FLORHAM PARK, N.J. — Kenbrell Thompkins wakes up at 5 a.m. on weekdays. He dresses, reads some Bible passages and arrives at the Jets’ complex here by 5:45. When he enters the locker room, none of his teammates are inside, not even his fellow receiver Brandon Marshall, who was astounded to discover that someone could beat him there.
After stretching and soaking in a hot tub, Thompkins runs routes in the field house with the backup quarterback Geno Smith. Until he catches 300 passes, Thompkins does not leave.
“Just to get my hands ready for the day,” he said.
Thompkins finds comfort in the routine, and the routine gives him purpose. It centers him.
He receives few snaps with the first-team offense but prepares as if he will start. If he plays, he will be ready. That is what he promised himself, and it is what the Jets have learned about him.
In the first half last week against Dallas, Thompkins identified a coverage he felt he could exploit. He told quarterback Ryan Fitzpatrick about it, then hoped the Cowboys would show that look again. They did, with about a minute remaining and the score tied, and when Dallas defensive back Byron Jones turned inside, Thompkins zoomed past.
The Jets are 9-5 and chasing a playoff spot because of Fitzpatrick’s resurgence and Marshall’s brilliance and Muhammad Wilkerson’s dominance, but also because they have maximized the bottom of their roster. The backup safety Rontez Miles’s interception near the goal line Dec. 6 against the Giants, which facilitated a fourth-quarter comeback, was the defensive equivalent of Thompkins’s 43-yard reception, which set up the winning field goal against Dallas.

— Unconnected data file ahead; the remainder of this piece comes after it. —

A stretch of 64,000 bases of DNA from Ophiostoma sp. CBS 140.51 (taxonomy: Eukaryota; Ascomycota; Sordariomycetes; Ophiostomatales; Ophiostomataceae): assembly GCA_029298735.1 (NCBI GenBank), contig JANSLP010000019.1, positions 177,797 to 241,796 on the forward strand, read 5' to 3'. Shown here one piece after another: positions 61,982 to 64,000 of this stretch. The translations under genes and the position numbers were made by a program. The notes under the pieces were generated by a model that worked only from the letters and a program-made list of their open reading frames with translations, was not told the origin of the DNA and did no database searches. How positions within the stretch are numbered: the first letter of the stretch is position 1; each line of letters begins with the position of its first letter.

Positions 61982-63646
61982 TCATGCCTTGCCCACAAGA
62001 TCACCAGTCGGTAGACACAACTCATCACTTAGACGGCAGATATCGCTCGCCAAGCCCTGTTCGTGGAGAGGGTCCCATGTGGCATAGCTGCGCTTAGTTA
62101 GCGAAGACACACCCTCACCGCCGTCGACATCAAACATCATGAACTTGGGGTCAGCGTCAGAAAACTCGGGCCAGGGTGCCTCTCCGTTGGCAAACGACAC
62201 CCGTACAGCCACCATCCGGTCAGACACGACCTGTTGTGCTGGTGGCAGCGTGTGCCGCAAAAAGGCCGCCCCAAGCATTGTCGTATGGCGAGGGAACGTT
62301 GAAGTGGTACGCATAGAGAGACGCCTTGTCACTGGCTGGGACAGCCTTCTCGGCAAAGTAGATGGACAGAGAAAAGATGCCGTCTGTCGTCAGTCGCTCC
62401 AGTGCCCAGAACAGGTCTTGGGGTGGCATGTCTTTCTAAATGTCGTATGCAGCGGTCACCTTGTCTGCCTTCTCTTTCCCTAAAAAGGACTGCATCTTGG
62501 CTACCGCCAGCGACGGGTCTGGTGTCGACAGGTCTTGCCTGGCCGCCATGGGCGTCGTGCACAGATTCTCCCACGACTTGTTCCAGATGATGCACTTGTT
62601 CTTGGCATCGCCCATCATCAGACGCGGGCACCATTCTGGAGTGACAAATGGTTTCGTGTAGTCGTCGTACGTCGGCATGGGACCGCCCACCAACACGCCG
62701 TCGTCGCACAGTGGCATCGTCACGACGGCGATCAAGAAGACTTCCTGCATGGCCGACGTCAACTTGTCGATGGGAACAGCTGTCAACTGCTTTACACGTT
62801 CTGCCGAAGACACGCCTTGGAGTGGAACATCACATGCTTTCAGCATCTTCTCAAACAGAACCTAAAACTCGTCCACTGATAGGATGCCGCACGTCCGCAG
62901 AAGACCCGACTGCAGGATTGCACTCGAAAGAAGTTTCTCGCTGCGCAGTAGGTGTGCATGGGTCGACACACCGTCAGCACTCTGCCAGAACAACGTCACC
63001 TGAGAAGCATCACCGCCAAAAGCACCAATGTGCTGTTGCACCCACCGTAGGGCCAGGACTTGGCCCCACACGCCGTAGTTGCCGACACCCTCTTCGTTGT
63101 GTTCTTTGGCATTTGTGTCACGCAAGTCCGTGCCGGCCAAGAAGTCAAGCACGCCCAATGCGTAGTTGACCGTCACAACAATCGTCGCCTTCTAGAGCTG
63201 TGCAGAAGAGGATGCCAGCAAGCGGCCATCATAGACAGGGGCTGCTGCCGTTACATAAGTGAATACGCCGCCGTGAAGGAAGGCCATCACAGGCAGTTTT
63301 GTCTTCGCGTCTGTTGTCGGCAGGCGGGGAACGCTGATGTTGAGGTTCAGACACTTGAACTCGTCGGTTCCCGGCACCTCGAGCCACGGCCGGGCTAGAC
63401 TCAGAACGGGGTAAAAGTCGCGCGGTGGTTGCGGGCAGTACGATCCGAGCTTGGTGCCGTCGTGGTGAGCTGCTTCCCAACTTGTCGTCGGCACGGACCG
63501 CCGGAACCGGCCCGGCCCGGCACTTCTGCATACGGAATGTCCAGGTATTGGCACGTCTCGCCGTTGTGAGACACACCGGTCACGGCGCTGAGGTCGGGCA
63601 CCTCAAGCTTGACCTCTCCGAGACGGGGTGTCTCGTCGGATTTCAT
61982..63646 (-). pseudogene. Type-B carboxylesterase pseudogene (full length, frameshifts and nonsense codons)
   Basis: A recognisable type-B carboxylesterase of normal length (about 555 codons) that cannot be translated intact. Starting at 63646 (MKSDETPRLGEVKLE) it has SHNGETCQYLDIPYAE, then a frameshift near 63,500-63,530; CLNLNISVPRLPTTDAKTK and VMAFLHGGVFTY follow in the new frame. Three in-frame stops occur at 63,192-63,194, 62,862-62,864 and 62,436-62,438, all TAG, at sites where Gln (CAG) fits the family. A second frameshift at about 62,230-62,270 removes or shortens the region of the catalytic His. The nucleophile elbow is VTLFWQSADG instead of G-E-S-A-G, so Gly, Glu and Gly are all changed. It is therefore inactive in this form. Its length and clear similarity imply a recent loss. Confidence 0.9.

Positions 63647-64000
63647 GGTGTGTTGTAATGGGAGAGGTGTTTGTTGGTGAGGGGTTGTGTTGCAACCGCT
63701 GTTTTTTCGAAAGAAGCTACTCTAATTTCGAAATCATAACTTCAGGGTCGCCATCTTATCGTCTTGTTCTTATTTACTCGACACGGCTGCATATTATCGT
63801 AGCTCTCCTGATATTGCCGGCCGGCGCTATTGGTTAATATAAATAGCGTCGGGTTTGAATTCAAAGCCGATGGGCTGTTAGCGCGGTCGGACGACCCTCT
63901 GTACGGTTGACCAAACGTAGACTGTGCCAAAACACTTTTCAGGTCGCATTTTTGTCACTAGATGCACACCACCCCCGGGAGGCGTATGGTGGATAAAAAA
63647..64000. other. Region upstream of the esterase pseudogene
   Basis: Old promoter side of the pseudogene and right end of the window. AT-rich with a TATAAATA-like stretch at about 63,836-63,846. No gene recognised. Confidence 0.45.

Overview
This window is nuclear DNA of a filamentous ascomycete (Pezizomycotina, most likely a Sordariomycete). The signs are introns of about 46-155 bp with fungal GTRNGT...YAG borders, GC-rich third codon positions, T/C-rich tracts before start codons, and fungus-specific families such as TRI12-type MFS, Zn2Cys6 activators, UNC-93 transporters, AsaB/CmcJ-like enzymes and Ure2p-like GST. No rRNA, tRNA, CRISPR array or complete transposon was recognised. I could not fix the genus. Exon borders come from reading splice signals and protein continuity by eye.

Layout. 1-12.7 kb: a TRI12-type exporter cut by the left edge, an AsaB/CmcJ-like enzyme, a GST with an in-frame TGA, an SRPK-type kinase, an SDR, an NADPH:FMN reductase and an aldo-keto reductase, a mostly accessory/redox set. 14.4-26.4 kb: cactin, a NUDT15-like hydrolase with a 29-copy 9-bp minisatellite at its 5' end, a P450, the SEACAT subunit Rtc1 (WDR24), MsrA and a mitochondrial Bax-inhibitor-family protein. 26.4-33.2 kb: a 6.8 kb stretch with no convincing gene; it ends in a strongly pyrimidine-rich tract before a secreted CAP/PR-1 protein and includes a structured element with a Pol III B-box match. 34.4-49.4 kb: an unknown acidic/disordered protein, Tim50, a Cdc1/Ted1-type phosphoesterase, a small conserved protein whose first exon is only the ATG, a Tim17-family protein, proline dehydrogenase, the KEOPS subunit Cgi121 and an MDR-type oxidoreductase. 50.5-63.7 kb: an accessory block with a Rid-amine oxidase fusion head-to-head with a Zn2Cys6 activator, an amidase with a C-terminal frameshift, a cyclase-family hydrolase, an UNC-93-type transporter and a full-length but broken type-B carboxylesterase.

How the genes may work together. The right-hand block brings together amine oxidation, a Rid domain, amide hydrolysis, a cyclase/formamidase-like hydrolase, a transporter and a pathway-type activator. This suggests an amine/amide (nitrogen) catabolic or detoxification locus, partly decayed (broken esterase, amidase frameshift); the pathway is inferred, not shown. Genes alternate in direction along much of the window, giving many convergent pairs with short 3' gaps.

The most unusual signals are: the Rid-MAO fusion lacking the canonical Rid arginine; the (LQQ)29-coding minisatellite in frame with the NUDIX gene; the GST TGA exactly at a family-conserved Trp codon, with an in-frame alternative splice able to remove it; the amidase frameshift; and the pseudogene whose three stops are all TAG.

“If he drops that ball, I mean, he could potentially never play again for the Jets,” Marshall said by his locker the other day. “That’s what happens when you’re fourth, fifth on the depth chart. That’s just reality.”
He went on: “For me, I drop 10 balls a year, they’re going to keep throwing to me. A guy like Kenbrell, you drop that ball, it could be your last.”
Thompkins’s role in that victory, the Jets’ fourth straight, not only affirmed his place on the team — he had been inactive three of the previous four games — but afforded him some measure of satisfaction heading into their rematch Sunday against the Patriots, twice his former squad.
Although plenty of figures in the rivalry have switched from one team directly to the other, from players (Darrelle Revis and Curtis Martin) to coaches (Bill Belichick and Bill Parcells), New England has had far more success squeezing production out of players discarded by the Jets — Danny Woodhead, Jermaine Wiggins, Bobby Hamilton among them — than the other way around. Thompkins, for the Jets, is a welcome exception.
“You go back and look at his history, a rookie playing in New England, he was able to come in and make an impact so fast because he’s so smart,” Marshall said. “We’ve seen that high football I.Q. throughout the weeks he’s been here, since Day 1.”
The new beginning for Thompkins, 27, came in the first week of October, when he joined the Jets’ practice squad a few days after the Patriots released him from theirs. It was a job in the N.F.L., and he was grateful for it.
What surprised the Jets at first was his speed. He was faster than the offensive coordinator Chan Gailey thought.